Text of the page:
• a spreadsheet program, or a word processor which can handle tables, provided a text file export command is available
  • a program written in virtually any programming language, whether or not the program really stored the data table as a relevant data structure (array, matrix, vector of records, complex object...).

These simple tools can be used for tables with several thousand rows, corresponding to e.g. items collected or club memberships, as long as only one person needs to work with the file at a time. A flat file can easily be converted back and forth - to be formatted for any of the abovementioned simple tools, or for database software.

The text file is typically a simple sequential text file. This means it will not allow modifications inside the file without a complete rewrite, and new data may only be added by appending at de end. Although the file is intended for sequential access, direct access for reading will often be possible in certain cases:

  • All records have the same length, so it is easy to calculate the start position of a record with a given sequence number.
  • The data file has an associated index file, containing a table with pointers to the start positions of the records.

History

Handwritten tables on paper sheets may be regarded as the first flat file databases, but the first machine readable ones were stacks of punched cards, introduced for the 1890 US Census. Such a card has 80 hole columns for an 80 character text line. This was suitable for describing a US citizen, and processing the database implied putting stacks of cards into machines which sorted and counted cards on the basis of the values in specified columns.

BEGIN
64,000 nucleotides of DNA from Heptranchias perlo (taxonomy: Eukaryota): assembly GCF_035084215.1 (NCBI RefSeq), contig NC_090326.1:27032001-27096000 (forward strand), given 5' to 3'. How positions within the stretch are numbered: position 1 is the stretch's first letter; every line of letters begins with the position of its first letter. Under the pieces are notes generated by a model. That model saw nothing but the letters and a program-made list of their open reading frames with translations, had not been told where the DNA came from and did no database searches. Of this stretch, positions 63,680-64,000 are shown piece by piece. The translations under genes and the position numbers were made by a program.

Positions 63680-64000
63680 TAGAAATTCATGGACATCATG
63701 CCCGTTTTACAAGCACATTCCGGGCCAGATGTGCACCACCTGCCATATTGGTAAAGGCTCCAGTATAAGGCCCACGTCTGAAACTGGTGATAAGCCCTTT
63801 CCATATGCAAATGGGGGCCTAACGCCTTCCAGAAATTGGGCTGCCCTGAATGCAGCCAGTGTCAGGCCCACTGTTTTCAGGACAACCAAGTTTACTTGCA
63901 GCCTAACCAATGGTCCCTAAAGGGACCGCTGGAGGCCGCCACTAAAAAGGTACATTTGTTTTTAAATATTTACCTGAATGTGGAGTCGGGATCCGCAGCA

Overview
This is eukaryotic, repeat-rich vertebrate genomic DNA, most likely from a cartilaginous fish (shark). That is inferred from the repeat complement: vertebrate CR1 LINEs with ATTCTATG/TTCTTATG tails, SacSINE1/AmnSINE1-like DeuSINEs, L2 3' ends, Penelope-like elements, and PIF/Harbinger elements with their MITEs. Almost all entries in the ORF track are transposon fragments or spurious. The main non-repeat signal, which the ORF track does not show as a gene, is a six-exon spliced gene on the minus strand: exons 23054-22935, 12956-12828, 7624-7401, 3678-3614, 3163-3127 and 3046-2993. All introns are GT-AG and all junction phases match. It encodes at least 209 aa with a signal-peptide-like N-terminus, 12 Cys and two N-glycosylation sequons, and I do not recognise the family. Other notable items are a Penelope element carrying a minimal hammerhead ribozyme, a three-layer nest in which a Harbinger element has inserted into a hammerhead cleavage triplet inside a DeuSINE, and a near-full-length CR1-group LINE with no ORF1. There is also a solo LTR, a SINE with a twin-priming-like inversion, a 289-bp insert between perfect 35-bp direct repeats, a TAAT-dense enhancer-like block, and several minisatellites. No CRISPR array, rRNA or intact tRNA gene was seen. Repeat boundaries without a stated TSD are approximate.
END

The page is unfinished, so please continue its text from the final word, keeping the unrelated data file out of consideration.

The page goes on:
In the sixties, text processing was done by punching each text line on a card, and 80 column text was for a while the standard for text processing, as well as for the text tables which had now become real flat file databases for computer analysis. When data were stored on disks, it was common to store them as 80 column card images (text lines), and the computer file database was born. In the eighties and nineties, flat file database programs were popular among computer users. But in the 21st century, computer users are likely to have (and to know) spreadsheet programs which are well suited for most flat file database operations. The main advantage of the "real" database system is the ability for interlinking several tables into a complex model, as well as to display and analyze such interlinked structures.

Observation matrices

Research data commonly constitute an observation matrix, in which each row is an observation vector, containing a standardized set of measurements for each case/subject to be investigated. The table format is now appropriate for database technology, but database technology will usually be of little interest in research because:

  • Data are collected during a data collection process during which little access to stored data is needed.
  • After the collection process, few file modifications are needed, and there is little time pressure (counting milliseconds), so a file rewrite is OK.
  • Data analysis is normally done by sweeping through the whole data file.

The data are often unsuitable for database analysis, even though the table shape seems right. This can be explained for two very different types of research data.